World Patient Safety Day - 17 September 2019
The Association of Anaesthetists and the World Federation of Societies of Anaesthesiologists (WFSA) welcome the announcement of the first World Patient Safety Day on 17 September 2019. This new annual event, announced by the World Health Organisation at the 72nd World Health Assembly in Geneva, sets patient safety as a new global health priority. World Patient Safety Day provides a focus on improving safety standards and will help us further promote safe and high quality anaesthesia globally.
World Patient Safety Day offers a platform for improving global patient safety standards and can empower social movements demanding safer health care. Anticipated outcomes include the reduction in avoidable patient harm, preventable deaths, and more cost efficient and effective care.
The WHO estimates that 134 million adverse events occur each year due to unsafe care in hospitals in low- and middle-income countries, contributing to 2.6 million deaths annually.
● 5 out of the world’s 7 billion people do not have access to safe and affordable anaesthesia and surgical care. This astonishing neglect highlights the importance to work for improved patient care and access to safe anaesthesia. (Source: The Lancet Commission on Global Surgery (2015)
● The provision of essential and safe surgery and anaesthesia would avert 1.5 million deaths each year. (Source: Debas et al [eds.] (2015) )
● Data reveals that the worldwide death rate during general anaesthesia is back on the rise, and is significantly higher in low income countries. (Source: https://www.wfsahq.org/anaesthesiology-facts)
With more than 230 million major surgeries occurring annually around the world, the stakes are high. In some countries:
● 1 in 7 women die in childbirth. Lack of access to safe anaesthesia and surgery is a major contributing factor to high levels of maternal mortality. (Source: Cavallaro et al. (2013) Trends in caesarean delivery by country and wealth quintile: Bull WHO)
● Mothers in Africa are 50 times more likely to die following a caesarean delivery than they would if they lived in a high income country. (Source: Bishop et al. (2019) Maternal and neonatal outcomes after caesarean delivery in the African Surgical Outcomes. Study Lancet Glob Health 7: e513–22)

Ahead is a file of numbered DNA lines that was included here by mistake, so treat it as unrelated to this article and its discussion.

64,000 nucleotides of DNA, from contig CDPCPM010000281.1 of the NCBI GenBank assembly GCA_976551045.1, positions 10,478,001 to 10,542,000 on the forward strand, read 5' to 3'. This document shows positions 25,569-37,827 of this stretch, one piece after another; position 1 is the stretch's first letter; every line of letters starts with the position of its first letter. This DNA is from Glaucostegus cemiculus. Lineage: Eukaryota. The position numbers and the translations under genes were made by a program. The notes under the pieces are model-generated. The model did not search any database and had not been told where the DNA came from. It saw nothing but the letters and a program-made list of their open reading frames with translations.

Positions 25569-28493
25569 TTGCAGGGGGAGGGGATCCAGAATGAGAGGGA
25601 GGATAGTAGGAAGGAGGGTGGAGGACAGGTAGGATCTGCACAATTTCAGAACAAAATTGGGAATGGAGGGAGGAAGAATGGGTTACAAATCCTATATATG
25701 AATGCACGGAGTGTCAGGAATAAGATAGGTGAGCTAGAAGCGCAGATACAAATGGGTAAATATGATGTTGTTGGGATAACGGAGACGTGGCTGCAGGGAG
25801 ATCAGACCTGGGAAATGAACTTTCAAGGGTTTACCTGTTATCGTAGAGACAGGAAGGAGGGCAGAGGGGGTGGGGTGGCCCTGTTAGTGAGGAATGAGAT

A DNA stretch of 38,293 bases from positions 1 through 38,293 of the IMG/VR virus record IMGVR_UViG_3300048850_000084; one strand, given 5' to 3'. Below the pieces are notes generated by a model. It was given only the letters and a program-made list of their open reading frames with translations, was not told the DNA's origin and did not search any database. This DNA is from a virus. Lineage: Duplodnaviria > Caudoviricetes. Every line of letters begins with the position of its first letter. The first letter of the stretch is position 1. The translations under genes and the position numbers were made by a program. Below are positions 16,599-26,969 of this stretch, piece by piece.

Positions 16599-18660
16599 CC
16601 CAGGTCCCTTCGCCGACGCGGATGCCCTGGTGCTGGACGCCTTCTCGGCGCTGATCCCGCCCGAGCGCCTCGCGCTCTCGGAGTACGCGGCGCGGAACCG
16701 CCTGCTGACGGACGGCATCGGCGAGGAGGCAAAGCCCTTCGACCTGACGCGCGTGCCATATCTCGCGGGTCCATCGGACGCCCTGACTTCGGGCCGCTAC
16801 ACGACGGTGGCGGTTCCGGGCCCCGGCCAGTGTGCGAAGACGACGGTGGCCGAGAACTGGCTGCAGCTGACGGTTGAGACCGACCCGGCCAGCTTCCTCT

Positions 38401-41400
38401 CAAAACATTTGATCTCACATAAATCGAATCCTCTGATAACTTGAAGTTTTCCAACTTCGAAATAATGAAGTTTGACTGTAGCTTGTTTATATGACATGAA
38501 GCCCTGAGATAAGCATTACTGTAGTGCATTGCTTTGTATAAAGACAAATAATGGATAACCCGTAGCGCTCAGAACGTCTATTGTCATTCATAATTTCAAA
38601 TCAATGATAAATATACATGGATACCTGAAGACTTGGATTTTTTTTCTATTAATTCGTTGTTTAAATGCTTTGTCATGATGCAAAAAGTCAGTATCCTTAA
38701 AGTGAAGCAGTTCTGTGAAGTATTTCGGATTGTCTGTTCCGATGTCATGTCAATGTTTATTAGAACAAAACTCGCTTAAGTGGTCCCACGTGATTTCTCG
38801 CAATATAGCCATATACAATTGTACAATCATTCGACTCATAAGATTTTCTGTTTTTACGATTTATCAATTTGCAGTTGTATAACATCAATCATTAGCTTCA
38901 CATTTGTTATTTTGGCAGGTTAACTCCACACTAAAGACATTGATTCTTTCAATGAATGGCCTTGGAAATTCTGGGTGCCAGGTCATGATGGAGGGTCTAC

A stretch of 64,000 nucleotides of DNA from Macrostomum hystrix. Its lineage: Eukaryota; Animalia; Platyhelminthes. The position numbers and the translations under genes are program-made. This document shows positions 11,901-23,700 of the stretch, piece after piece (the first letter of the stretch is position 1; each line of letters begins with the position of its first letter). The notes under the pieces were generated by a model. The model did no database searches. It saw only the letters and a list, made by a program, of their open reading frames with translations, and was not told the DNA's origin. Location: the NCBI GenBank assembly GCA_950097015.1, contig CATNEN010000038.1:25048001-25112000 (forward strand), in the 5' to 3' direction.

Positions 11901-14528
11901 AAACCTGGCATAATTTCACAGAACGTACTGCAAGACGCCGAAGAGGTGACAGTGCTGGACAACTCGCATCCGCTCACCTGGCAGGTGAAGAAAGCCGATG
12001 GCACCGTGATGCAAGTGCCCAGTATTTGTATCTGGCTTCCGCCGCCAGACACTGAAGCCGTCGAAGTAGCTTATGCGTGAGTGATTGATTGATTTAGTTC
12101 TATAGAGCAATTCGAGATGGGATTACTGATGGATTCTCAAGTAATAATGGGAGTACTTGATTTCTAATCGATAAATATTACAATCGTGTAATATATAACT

Death due solely to anaesthesia is extremely rare in the UK. This isn't the case for patients in lower-income countries. Often, anaesthetists in these countries work with basic equipment and no anaesthesia monitoring. Through SAFE (Safer Anaesthesia From Education), we improve patient safety in some of the most challenging environments by providing anaesthesia education and training. SAFE is a joint project developed since 2011 by the Association of Anaesthetists and the WFSA. So far over 4,000 anaesthesia providers have been trained in life-saving anaesthesia techniques. More information about the project is available here: https://anaesthetists.org/Home/International/Our-international-work/Safer-Anaesthesia-From-Education-SAFE
Current work and guidelines on patient safety and safe anaesthesia
The Association is committed to patient safety and safe anaesthesia. The Association has a Safety Committee and a Standards and Equipment committee providing expert opinion on safety and equipment issues. Since 1974, the Committees have made major contributions to anaesthesia safety. Working in partnership with other patient safety stakeholders, the committees produce clinical practice guidelines and standards, including learning from adverse events and poor patient outcome. This learning is promoted nationally in Patient Safety Updates by the Safe Anaesthesia Liaison Group.
Guidelines produced by the committees include:
· The introduction of standards of monitoring in anaesthesia
· Standards for obstetric anaesthesia
· Training of anaesthetic assistants
· Standards for checking anaesthetic equipment
· Publishing safety guidelines
To learn more about patient safety and safe anaesthesia visit the following websites:
WHO-WFSA International Standards for a Safe Practice of Anaesthesia
Patient Safety Updates